The latest official figures for employee earnings confirm what workers have known for some time: even for those whose wages have gone up, the money is not going as far.
Increases in regular pay (excluding bonuses) of 3.7% to December, rising to 4.3% if bonuses are included, look superficially healthy from an employee point of view. With inflation running at 5.4%, however, they are not enough to keep up with the real cost of living.
The Office for National Statistics calculate the real-terms decline in earning as -0.8% for regular pay in the last quarter of 2021. For December alone it’s even worse, with a monthly decline of -1.2%.
With inflation forecast to be running at 7% by the spring, what happens next is monopolising attention at the Bank of England and No 11 Downing Street, not to mention employers across the country pondering annual pay reviews.
Experimental data from the ONS suggests that wages are already being dragged higher, up 6.3% in January in part because of the labour shortages that have left the UK with simultaneously high numbers of people in work and vacancies for more.
Such a large statistical increase may not match the real-world experience of many workers negotiating with employers, but may be enough to keep up with inflation for now.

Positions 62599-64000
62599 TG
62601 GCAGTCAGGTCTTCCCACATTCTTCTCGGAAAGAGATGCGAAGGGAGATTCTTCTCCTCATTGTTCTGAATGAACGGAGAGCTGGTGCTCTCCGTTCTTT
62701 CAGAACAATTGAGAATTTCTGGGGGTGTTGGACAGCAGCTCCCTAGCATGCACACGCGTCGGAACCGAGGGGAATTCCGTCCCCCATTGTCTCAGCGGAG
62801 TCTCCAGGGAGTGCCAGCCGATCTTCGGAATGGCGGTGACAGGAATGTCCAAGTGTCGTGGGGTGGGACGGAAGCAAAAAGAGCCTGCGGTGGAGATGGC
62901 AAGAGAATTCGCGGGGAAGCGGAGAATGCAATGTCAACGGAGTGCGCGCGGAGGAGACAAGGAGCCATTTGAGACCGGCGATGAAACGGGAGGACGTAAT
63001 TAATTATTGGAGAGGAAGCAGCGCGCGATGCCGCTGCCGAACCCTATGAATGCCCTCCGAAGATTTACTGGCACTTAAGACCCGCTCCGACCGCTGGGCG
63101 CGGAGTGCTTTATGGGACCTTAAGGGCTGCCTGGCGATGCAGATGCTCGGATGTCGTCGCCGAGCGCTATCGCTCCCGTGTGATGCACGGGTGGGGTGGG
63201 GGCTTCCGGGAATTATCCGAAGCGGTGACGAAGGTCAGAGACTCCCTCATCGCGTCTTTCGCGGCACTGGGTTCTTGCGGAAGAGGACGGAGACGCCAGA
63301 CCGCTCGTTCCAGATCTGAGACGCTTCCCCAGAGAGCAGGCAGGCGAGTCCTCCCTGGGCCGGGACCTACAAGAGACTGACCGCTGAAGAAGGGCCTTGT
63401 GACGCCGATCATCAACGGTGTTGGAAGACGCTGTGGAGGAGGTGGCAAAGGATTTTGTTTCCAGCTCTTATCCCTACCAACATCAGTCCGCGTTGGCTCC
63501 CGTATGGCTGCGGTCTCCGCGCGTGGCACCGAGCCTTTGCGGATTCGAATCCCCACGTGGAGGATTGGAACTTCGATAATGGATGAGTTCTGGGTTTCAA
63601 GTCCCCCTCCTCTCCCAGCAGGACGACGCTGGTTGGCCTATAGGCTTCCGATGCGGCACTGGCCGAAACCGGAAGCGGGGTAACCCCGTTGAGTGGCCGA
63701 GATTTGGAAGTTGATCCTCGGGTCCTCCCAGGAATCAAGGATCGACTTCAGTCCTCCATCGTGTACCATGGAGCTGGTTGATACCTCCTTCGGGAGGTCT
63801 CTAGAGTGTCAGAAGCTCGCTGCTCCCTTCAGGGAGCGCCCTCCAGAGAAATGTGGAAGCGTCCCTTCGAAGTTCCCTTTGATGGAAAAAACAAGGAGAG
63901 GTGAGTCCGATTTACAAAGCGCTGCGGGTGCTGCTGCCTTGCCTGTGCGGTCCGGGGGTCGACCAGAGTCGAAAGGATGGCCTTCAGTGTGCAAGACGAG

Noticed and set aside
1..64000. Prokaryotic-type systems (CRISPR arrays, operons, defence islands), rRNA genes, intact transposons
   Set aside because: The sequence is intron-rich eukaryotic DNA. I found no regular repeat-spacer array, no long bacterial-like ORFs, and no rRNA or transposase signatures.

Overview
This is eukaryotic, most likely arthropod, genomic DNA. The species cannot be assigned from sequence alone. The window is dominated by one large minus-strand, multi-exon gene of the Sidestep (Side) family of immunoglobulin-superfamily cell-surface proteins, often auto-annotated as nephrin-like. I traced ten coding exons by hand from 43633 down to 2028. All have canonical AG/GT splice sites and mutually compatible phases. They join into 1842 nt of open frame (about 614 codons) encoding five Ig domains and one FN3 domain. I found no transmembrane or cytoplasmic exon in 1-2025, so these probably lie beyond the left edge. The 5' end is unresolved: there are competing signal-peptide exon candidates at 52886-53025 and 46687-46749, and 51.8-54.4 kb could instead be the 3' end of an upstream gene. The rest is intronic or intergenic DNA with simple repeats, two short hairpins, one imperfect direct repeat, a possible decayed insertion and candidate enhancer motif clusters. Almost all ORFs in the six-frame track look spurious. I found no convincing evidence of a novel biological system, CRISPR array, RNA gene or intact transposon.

The concern at the Bank and the Treasury is that widespread pay increases could add a domestic inflationary pull to the international forces that have driven up prices, but that many expect to fade in the coming months.
The logic runs that there’s not much the UK can do alone about soaring gas and oil prices, or the shortage of superconductors driving up second-hand car prices, but if employers bear down on pay, then domestic factors will remain in check.
Publicly at least, the institutions of the economy are split on this point.
Bank of England Governor Andrew Bailey said earlier this month he wants employees to temper their wage demands. His acknowledgement that it was a tough message to send did not spare him criticism from unions and opposition parties.
Rishi Sunak meanwhile told Sky News last week it’s not the Government’s job to intervene in pay issues, even one that is committed to a “high-wage economy”.
It was a politically wise position to take – no potential future Prime Minister wants to be telling workers they deserve less pay.
Privately however it’s less clear what he believes is best for an economy that carries the unique burdens of Brexit, felt in additional costs, labour shortages and trade barriers, as well as facing international factors.
Add a 54% energy price increase, the National Insurance tax rise and freezes to income tax thresholds Mr Sunak has ordered from April, and pressure on pay packets is only going to increase.
What many employees will ask is this; if they do their part by accepting below-inflation pay increases, will employers do theirs by cutting profits, absorbing rising costs and holding down price increases?
The answer to that will help determine where the inevitable pain of the coming months is felt most acutely.